Youth movement FZY has offered reassurance that the decision by its US partner to split from its longtime parent organisation will not impact programmes for British teenagers.
Young Judea announced last week that it would become independent from Hadassah, the Women's Zionist Organization of America, after more than 70 years of collaboration.
However Hadassah will continue to support Young Judea financially and in other ways, meaning that its programmes, including the yearcourse scheme run in tandem with FZY and joint events on Israel tours, will not be affected.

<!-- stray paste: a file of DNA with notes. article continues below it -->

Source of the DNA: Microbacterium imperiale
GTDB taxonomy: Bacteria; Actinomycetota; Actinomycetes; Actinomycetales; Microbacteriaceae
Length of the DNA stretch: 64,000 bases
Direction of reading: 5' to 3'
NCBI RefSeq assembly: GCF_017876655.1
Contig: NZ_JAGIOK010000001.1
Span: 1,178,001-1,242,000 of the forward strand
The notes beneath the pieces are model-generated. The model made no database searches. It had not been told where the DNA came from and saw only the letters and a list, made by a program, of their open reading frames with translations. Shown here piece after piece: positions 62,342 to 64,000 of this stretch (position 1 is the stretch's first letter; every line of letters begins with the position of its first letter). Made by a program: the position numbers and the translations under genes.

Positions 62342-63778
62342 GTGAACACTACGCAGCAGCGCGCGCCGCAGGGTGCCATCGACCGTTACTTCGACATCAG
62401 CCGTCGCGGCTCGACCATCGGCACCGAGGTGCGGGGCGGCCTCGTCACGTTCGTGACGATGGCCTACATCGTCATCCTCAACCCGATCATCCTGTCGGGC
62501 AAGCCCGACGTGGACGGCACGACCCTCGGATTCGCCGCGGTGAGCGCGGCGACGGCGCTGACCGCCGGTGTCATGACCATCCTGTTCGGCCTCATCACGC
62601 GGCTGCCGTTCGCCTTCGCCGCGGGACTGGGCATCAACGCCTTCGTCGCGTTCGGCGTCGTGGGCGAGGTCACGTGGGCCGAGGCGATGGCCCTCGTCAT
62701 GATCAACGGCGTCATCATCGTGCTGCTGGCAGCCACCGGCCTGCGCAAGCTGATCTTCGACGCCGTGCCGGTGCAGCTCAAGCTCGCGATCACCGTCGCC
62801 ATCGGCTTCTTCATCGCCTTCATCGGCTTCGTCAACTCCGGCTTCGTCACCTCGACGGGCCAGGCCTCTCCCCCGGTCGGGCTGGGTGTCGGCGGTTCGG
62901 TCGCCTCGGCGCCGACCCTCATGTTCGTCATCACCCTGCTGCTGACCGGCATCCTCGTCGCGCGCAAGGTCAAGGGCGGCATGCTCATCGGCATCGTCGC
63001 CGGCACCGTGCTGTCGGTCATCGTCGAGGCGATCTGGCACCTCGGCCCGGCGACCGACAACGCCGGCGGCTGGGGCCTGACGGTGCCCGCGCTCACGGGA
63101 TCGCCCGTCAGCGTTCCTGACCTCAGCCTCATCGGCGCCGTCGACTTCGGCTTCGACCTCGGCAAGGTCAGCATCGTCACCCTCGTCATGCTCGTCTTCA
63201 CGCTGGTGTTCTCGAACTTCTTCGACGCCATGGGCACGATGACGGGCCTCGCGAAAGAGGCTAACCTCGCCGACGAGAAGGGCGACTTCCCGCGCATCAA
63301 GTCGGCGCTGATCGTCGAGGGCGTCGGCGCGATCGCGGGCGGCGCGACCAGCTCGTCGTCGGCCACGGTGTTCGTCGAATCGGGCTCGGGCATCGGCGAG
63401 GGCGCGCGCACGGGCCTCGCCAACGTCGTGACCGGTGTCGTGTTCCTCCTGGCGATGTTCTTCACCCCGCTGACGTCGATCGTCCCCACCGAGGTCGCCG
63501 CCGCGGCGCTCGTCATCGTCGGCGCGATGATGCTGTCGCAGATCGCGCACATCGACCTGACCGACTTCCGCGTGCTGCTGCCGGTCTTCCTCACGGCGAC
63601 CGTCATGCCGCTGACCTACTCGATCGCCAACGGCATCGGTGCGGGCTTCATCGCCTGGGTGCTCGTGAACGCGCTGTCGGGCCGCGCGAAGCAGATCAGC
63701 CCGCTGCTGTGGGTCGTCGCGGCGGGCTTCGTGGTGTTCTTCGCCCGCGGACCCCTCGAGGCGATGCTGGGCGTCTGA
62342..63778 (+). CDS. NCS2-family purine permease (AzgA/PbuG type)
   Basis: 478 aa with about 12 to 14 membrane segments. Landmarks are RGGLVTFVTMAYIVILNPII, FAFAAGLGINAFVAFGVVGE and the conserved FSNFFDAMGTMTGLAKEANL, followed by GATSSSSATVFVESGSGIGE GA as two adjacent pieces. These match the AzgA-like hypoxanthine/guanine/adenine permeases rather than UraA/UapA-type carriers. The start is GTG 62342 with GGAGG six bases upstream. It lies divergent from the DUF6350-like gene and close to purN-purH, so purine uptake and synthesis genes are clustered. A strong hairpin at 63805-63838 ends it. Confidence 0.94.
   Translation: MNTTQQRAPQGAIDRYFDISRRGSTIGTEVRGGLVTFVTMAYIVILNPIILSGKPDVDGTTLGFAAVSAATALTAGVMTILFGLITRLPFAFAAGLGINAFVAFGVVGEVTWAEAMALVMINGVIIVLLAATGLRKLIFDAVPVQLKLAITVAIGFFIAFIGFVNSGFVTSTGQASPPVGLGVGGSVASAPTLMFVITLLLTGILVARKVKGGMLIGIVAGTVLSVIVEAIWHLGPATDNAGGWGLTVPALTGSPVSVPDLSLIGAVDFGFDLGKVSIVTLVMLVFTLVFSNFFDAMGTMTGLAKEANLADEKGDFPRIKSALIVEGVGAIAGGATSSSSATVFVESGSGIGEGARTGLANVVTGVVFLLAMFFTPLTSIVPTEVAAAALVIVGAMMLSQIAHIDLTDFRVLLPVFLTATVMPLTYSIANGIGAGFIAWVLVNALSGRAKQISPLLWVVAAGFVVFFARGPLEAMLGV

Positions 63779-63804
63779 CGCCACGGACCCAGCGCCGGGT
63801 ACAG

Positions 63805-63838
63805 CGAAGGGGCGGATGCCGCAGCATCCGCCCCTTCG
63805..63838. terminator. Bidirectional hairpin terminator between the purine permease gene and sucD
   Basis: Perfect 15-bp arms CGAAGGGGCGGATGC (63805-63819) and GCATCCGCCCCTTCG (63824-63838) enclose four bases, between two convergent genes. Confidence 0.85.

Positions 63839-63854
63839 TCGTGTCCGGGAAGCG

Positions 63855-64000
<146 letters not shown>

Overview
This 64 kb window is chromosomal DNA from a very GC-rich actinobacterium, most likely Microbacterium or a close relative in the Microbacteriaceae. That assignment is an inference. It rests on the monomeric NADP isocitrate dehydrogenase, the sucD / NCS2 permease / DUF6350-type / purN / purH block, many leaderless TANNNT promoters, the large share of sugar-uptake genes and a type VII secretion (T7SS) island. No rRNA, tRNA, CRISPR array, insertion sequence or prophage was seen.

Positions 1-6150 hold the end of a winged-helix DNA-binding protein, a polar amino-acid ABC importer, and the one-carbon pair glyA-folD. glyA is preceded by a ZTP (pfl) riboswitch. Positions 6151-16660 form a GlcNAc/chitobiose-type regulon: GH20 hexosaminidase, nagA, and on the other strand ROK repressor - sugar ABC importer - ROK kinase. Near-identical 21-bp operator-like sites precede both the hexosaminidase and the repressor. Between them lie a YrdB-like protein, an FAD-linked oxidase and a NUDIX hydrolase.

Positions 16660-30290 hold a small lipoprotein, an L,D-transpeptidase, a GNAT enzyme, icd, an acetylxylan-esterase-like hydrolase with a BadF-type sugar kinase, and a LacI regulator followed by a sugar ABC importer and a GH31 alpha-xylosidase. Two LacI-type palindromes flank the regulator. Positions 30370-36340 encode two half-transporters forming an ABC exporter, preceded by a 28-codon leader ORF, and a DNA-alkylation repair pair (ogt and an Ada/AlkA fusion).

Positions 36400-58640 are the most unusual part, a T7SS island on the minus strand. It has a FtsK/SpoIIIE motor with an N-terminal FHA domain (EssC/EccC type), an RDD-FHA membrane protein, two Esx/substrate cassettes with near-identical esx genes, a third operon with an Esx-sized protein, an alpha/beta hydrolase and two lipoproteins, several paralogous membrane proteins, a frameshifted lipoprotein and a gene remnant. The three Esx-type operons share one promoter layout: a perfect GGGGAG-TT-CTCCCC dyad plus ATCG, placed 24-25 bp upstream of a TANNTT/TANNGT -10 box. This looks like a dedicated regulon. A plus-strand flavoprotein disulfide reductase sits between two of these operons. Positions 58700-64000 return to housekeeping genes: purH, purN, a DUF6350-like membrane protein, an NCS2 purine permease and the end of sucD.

Michael Berman, a member of the new board of the independent Young Judea, said the decision was partly intended to broaden the scope of the youth movement's Israel programmes.
"Nothing will change for our participants and FZY will still be working with Young Judea," said Francesca Wolfe, the outgoing national director of FZY. She said the decision to have a board of trustees would bring the structure of Young Judea in line with that of FZY.
"Everyone is very excited about this," she said. "It's incredibly positive from our perspective and if anything we hope it will put new life into the organisations."
FZY, which celebrated its centenary last year, is the UK's biggest Jewish youth movement, sending hundreds of teenagers to Israel every year. Its partnership with Young Judea began in 1978, when eight FZY members joined Young Judea's gap year scheme in Israel.